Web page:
People go to operas to live in another world for a while—a world of drama, tragedy, and beauty that resides solely in the jewel box that is the opera house. Likewise, people conventionally go to church to find solace, clarity, and strength from a divine power. At Rutgers Presbyterian Church last Wednesday and Thursday, however, audience members watching Heartbeat Opera’s contemporary adaptation of Beethoven’s “Fidelio” were not offered an escape, but were rather confronted with the stark injustices of the American criminal justice system and reminded of their own complicity in it.
Heartbeat Opera, a company focused on adapting operas for a modern audience, adapted Beethoven’s “Fidelio” into a 90-minute opera set in 21st-century America. It was followed by a panel featuring Bernard Harcourt, professor of law and political science at Columbia, as well as Dawn McDonald, senior facilitator of a program called Rehabilitation Through the Arts, and Robert Williams, ruling elder at the Church of Gethsemane in Brooklyn and a former inmate.
The original “Fidelio” took place in 18th-century Spain and explored the vindictive nature of a tyrannical prison governor. Heartbeat Opera’s rendition takes place in modern-day America where an African-American woman named Leah disguises herself as a correctional officer named Lee. She goes to work at a prison where her husband, Stan, is being held in abysmal conditions by a vengeful warden for being a Black Lives Matter activist.
The adaptation explored civil and human rights abuses in the American criminal justice system, including the use of solitary confinement as torture, racism, and excessive use of force.
Stan was held in a freezing, dark, and lonely annex that only Roc, a correctional officer, and Pizarro, the vengeful warden, even knew about. In his cell, Stan was tormented both physically and mentally. The first moment that Leah glimpsed her husband in confinement, her shock reflected the ignorance that many Americans have until confronted with the true realities of incarceration.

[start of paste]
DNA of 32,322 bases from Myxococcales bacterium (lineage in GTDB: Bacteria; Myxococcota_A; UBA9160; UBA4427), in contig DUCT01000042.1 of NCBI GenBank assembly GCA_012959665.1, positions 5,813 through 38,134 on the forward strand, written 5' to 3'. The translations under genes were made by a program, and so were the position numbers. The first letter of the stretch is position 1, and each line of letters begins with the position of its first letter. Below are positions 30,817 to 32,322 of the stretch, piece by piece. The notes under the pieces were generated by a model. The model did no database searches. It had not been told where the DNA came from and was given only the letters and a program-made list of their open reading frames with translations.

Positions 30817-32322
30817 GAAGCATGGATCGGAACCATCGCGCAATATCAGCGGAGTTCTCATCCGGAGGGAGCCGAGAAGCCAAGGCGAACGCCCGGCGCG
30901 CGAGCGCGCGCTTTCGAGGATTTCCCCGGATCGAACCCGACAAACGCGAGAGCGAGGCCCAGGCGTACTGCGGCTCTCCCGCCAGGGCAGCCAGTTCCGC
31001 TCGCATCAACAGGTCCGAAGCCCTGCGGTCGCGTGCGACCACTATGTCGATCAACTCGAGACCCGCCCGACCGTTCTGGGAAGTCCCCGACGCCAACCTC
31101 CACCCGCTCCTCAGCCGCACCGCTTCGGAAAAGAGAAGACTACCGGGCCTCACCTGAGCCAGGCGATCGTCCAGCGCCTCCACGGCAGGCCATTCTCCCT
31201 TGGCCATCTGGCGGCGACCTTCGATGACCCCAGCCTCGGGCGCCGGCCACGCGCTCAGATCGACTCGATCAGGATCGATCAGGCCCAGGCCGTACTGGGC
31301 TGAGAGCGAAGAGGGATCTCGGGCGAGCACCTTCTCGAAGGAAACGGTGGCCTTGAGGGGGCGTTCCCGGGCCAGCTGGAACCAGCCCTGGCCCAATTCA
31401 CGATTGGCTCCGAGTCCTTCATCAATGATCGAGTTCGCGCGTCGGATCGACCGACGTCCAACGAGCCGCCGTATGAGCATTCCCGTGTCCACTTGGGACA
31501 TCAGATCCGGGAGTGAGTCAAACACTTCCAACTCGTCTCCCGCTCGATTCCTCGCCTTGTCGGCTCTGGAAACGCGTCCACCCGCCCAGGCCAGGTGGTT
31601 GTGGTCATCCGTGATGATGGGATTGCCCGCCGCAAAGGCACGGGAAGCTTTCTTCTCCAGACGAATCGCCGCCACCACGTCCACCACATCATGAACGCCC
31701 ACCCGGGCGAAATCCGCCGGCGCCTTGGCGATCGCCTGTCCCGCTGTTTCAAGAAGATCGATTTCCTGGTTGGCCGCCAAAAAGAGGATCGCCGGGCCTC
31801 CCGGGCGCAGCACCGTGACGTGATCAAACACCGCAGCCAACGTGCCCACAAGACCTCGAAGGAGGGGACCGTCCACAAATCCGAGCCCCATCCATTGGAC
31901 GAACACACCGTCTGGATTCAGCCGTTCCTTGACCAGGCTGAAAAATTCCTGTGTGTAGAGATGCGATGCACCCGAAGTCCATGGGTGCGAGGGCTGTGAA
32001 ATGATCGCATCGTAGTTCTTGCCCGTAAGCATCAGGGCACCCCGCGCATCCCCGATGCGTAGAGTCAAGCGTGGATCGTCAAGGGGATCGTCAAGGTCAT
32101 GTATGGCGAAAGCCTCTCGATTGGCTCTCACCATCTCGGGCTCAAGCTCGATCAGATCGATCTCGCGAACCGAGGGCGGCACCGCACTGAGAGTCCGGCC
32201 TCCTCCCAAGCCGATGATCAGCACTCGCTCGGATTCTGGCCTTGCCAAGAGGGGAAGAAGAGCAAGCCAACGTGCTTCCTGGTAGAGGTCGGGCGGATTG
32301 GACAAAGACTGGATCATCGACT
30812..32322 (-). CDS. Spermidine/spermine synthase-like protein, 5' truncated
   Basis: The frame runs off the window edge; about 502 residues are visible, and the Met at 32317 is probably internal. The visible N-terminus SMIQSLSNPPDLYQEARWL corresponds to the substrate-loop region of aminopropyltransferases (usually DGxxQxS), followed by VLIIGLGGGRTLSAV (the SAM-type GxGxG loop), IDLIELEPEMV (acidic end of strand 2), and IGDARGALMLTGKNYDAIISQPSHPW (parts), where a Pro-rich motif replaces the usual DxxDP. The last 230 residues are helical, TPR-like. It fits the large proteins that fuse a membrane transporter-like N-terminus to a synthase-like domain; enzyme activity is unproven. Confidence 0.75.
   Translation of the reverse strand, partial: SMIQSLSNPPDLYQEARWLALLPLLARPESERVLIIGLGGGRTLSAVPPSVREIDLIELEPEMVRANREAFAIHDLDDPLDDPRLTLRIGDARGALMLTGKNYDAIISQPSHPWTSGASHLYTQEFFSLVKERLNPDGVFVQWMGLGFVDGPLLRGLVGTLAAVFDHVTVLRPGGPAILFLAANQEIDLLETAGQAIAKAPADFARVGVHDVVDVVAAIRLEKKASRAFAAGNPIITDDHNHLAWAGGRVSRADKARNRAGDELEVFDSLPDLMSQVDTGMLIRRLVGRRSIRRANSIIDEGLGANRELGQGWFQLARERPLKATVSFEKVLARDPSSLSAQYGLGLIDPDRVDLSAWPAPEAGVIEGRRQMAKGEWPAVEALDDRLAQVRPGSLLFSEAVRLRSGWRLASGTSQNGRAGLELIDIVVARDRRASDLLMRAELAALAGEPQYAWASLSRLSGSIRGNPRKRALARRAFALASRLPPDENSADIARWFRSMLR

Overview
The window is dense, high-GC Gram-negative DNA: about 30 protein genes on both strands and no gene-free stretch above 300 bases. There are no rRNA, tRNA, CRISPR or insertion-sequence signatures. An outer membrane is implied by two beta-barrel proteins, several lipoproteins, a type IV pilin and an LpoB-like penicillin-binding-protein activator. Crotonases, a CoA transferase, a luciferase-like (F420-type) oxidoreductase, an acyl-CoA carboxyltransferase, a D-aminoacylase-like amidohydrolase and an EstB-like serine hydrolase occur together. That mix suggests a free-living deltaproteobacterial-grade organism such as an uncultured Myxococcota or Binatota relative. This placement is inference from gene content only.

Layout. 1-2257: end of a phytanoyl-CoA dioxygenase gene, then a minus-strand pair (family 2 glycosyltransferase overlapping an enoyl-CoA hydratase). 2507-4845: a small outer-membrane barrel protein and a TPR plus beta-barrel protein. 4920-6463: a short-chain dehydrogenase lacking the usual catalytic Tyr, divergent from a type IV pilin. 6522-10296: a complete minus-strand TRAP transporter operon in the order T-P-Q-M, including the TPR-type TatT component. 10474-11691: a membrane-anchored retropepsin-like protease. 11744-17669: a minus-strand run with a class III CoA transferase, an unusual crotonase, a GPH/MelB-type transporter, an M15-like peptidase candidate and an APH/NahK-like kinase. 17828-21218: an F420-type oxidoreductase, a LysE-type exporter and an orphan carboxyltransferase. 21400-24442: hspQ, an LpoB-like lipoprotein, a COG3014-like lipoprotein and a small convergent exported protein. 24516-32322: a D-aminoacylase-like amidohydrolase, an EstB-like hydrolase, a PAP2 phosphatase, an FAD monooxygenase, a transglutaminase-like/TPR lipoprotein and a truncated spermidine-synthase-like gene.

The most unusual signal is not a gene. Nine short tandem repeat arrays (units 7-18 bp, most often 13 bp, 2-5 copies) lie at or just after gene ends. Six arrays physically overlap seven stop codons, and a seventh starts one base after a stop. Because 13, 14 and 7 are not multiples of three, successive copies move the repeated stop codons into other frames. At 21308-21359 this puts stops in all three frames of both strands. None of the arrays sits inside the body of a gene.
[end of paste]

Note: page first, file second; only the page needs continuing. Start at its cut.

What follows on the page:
While Heartbeat’s adaptation revealed a set of injustices that are based in a different historical context than those explored in the original “Fidelio,” one question remained the same three centuries later. “Where is your humanity?” Stan asked Roc. He might as well have been asking any member of the audience.
Roc and Marcy, Roc’s daughter and employee in the prison, were the most powerful representations of modern-day perpetrators of social injustices, even more so than the overtly unjust and evil Pizarro, because they appeared to be good people. Through their frequent excuses of “It’s above my pay grade,” or that it’s just “protocol,” they attempt to disguise their own complicity.
Marcy’s selfishness was harrowing because it was not evil or intentional, but all too relatable. As Lee asked her to let the prisoners out for a little while because they had not been outside in weeks, Marcy repeatedly refused because it would put her own position at risk. The minute that Lee asked Marcy to do it for the sake of their romance, however, Marcy succumbed.
The most remarkable scene in the entire production was the famous prisoner’s chorus, which was sung by six real prisoner’s choruses from across the Midwest. From Ohio to Kansas, prisoners choruses rehearsed and then recorded the piece. As the real prisoners sang of the happiness of being outside, the pit orchestra accompanied them live, bringing forth a performance that transcended prison walls.
“We are in need of your support both within the walls and in the streets,” Williams said during the talkback, encouraging the audience to take the inspiration they had gained from the opera and utilize it.
“We all need to be drum majors for justice,” Harcourt said in conclusion. The “we,” the implication that everyone in that church that night had the ability and obligation to do something, was what the evening’s performance came down to.
A capital defense attorney, Harcourt drove home the idea that mercy was not reserved for those that seemed to earn or deserve it. Most of the people he had represented were not innocent.
“We all need some measure of unmerited grace,” Harcourt reminded everyone, quoting “Just Mercy” by Bryan Stevenson.
Derrek Acon, who played Roc, commented at the end that he never feels as if he fully leaves the role each day because the society in which he lives is the same as the one in the opera. The hope of the opera’s creators, however, is that as they left the soaring melodies of Beethoven behind, the audience would leave their own willful ignorance behind and begin building a society different from the one that they just saw.